Every business has made mistakes in their history, whether they be a multinational corporation or a blog-turned-musician service company. I wanted to write this article to put some of my lapses of judgement and lessons learnt the hard way on full display, in hopes that it can help those reading from making them, or feeling stuck.
The Mistake: Not backing up my work.
Everyone says a computer glitch won’t happen to them… until it does.
The Outcome: A crashed computer and weeks of work lost.
What I Learnt: Back up your work – in the Cloud, on a USB, external drive, in your email, anything so that you have multiple copies just in case.
The Mistake: Not asking for a down payment on personalized work.
In this case, I was commissioned by a manager to write an artist bio, and never got paid because he stopped working with the artist before I finished it.
The Outcome: I put hours of work into something that never got me paid. Fortunately, I was not depending on that sum to pay a certain bill that month, so damages were minimal. Because an artist’s bio is something so personalized, I couldn’t recycle the finished project into anything else.
What I Learnt: If you are going to be creating a 100% customized piece for a client, they need to pay a certain amount (if not the whole amount) upfront. I wrote an article on what I learnt after this experience.
The Mistake: Agreeing to do someone a favour from fear of confrontation.
I used to be scared of standing up for myself. I had a tendency to take things personally and hadn’t yet drawn a line between the casual me, and the business owner. This meant that when my friends asked for favours/discounts/special treatment from my business, I didn’t want to say no, terrified that doing so would ruin our friendship.
The Outcome: I was pressured into attending/covering live shows and writing about far more abut my local music scene, which is not something I wanted to cover.
What I Learnt: If you can eloquently and logically explain your perspective to friends, they should understand you. If possible, avoid making close business deals with friends, which leads us to…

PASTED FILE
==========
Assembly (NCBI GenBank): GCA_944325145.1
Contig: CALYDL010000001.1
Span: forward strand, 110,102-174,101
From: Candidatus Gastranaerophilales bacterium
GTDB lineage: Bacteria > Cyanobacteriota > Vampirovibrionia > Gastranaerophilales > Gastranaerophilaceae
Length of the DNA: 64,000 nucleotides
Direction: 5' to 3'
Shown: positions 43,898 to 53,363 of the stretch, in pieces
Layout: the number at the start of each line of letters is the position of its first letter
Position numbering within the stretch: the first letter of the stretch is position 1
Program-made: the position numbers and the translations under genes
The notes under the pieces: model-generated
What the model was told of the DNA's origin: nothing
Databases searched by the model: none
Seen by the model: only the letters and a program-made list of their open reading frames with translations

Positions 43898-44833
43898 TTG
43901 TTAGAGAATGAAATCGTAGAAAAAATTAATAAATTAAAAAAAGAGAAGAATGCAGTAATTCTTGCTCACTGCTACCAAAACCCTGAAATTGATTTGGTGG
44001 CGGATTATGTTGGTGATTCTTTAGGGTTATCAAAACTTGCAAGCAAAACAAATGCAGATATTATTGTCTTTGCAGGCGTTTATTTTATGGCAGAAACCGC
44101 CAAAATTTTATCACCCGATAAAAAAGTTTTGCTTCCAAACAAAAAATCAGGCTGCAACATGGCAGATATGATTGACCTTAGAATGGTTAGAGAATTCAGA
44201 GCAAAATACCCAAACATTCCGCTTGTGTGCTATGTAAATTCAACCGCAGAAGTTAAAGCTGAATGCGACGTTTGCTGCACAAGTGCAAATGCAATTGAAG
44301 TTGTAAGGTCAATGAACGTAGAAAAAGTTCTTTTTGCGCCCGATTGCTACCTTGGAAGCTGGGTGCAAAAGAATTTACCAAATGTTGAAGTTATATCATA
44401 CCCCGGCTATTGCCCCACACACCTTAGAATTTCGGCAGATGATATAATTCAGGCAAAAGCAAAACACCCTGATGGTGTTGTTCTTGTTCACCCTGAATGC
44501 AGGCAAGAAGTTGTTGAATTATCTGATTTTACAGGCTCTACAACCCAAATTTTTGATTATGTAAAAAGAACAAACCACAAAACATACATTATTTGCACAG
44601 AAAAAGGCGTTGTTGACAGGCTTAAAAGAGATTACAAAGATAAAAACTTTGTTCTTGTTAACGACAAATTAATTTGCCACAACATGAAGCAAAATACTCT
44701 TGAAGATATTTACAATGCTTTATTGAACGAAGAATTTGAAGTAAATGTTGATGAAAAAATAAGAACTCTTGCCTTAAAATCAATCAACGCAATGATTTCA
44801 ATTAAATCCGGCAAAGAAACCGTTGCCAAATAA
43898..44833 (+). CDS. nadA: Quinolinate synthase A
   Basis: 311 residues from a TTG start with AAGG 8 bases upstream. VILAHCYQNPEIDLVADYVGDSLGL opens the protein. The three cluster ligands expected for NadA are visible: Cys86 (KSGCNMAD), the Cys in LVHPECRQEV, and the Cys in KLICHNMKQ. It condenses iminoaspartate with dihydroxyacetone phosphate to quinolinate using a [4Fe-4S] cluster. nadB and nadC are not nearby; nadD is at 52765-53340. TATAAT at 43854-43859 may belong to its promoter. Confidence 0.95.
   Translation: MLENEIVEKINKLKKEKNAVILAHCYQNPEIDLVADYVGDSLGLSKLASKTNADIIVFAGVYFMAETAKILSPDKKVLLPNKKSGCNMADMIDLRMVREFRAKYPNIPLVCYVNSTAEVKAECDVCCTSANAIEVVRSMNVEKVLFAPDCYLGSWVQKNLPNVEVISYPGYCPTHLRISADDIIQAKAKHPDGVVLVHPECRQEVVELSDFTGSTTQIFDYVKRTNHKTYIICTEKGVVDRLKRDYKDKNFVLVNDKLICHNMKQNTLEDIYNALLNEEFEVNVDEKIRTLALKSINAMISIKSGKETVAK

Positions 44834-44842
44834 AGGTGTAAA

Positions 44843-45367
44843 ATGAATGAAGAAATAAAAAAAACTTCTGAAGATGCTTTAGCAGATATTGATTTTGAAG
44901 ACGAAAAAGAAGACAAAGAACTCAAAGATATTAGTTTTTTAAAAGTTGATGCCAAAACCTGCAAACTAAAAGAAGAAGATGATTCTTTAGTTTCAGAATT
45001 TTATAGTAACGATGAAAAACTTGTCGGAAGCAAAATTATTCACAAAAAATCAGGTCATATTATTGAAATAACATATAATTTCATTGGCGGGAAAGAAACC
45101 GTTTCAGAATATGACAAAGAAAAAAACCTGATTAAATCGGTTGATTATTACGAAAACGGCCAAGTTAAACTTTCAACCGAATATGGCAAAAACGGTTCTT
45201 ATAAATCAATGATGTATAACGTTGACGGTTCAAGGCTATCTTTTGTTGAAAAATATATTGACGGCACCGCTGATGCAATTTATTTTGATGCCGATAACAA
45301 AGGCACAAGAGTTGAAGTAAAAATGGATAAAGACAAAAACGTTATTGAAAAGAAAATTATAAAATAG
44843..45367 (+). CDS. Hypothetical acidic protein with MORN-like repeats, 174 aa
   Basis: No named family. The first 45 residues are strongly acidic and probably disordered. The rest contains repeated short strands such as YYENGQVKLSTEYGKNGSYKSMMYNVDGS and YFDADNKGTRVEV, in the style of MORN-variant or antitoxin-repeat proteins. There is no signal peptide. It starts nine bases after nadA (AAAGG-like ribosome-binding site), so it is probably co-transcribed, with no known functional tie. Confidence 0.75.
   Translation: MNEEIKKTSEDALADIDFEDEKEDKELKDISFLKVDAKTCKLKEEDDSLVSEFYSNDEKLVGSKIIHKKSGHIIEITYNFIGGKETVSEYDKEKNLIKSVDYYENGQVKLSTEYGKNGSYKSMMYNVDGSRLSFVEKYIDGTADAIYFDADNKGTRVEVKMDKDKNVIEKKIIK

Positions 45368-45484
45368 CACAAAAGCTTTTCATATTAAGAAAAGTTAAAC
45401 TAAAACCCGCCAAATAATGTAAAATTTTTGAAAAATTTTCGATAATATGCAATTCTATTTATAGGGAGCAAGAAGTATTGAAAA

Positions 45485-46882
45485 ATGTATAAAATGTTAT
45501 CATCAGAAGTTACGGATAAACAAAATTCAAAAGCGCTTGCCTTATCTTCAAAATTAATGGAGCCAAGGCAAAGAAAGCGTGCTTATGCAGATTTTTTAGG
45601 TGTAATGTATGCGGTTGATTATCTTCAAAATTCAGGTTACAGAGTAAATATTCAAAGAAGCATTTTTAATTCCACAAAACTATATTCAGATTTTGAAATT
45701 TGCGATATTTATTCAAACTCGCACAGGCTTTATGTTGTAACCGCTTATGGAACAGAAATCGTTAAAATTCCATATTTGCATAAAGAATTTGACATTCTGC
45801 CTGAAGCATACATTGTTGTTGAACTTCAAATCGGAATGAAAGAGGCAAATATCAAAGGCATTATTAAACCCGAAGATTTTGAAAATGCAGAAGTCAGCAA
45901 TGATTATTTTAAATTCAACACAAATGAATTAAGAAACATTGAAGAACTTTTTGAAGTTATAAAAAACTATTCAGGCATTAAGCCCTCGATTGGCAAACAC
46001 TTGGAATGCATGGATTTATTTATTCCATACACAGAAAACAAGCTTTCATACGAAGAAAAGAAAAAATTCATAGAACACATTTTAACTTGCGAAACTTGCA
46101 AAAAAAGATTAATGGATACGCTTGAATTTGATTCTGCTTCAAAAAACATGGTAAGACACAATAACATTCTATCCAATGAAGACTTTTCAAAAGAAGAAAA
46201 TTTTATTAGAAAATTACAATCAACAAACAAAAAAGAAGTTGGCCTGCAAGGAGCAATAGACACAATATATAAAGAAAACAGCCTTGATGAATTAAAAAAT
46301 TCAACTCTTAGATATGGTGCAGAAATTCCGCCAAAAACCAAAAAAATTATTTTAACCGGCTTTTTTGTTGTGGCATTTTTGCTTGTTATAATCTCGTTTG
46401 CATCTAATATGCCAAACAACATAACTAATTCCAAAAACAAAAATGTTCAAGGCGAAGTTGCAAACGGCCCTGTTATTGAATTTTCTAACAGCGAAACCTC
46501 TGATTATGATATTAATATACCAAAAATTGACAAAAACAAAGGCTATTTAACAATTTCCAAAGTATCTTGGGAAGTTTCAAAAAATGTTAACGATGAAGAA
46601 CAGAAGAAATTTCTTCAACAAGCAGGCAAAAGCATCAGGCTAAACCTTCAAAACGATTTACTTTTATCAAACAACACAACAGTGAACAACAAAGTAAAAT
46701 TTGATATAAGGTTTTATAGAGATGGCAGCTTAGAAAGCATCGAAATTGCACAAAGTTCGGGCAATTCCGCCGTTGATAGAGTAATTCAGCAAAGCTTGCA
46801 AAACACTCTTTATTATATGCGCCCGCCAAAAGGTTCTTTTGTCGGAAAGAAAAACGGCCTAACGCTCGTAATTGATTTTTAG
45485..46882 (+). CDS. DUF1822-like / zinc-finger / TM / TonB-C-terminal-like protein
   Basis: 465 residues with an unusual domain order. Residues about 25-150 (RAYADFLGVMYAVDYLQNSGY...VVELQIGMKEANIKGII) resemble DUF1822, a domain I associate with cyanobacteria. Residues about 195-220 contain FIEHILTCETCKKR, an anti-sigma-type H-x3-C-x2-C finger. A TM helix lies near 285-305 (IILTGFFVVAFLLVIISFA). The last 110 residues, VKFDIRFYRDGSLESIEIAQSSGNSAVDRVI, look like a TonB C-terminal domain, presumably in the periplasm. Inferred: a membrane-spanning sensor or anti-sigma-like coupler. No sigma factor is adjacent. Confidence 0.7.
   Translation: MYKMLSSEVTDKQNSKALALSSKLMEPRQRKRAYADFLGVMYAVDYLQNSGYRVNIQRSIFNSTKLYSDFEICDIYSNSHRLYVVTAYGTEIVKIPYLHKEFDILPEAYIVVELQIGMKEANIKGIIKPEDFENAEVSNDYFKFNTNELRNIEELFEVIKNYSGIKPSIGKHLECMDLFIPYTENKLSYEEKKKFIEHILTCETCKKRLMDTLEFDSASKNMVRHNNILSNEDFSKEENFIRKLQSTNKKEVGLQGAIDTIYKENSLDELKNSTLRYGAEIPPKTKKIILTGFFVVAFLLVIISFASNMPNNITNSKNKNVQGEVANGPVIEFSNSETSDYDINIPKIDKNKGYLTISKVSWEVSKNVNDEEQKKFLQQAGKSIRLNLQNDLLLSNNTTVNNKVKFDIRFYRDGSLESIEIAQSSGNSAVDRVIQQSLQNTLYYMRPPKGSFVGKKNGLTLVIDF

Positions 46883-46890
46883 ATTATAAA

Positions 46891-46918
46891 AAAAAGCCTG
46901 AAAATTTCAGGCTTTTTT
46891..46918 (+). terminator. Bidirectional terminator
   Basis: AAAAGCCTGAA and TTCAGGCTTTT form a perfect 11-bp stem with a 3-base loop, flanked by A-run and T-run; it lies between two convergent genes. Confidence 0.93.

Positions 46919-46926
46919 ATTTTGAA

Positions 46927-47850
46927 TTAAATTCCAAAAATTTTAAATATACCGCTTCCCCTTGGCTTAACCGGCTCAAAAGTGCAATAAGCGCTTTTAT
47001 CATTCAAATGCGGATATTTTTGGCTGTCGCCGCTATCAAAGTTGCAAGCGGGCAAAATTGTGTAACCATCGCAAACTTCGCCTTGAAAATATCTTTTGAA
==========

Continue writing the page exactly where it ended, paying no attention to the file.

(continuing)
The Mistake: Not getting a contract in writing because of friendship.
This was the most recent mistake I made and it still stings. In my mind, asking for a contract to be put together and signed meant the same things as telling them “hey dude, I don’t trust you.” So I chose to walk on eggshells and promises of payment that were both non-existent.
The Outcome: He calls me up and decides to decrease what he’ll pay me, “since we don’t have a contract.” I had agreed to take on this amount of work for that sum, but now had the carpet pulled out from under my feet (and had to figure out how to pay the bills).
What I Learnt: It’s not tacky to ask for a contract, it’s professional. If I ever get nervous about entering this situation again, I’ll tell them (and myself) that the agreement in writing is to prevent miscommunications and for tax purposes.
The Mistake: Banking on potential.
In Quebec, we have an expression that translates to don’t sell your bear fur before actually hunting down the bear. I think it paints a better picture than the English counterpart don’t count your chickens before they’re hatched. Either way, a big mistake to make in any business is seeing things works in progress as done deals, when anything could still happen.
The Outcome: If the deal does not close, or something comes up and a project cannot be completed at this time, it’s best if you weren’t telling everyone excitedly about it.
What I Learnt: Keep quiet until things are official.
The Mistake: Ordering merch without testing the market first.
I ordered my first run of Pop of Colour merch before have a big enough fanbase to be able to ask them what they would want as merch.
The Outcome: I lost a bunch of money.
What I Learnt: Do research with your fans before dropping a load of money on something that takes up storage space.
The Mistake: Naming a global business with regional spelling.
I’ll be the first to admit I didn’t know where Pop of Colour was going to go when I first created the blog. I was more concerned with no one having already taken the username.
The Outcome: I work with a lot of Americans in the music industry. Because Americans spell their words differently, I need to take the extra step to make sure they know it’s C-O-L-O-U-R, not C-O-L-O-R.
What I Learnt: If able to, name your company something with universal spelling if you want to reach a universal audience. If not, do what I did and buy popofcolormusic.com and set it up so it automatically teleports those visitors to my proper website.
I hope you enjoyed cringing with me at these mistakes I made in the last two years or so. Whether you are an artist, blogger or entrepreneur of any sort, I want you to learn and grow from your own mistakes, and pass the wisdom you’ve acquired on after.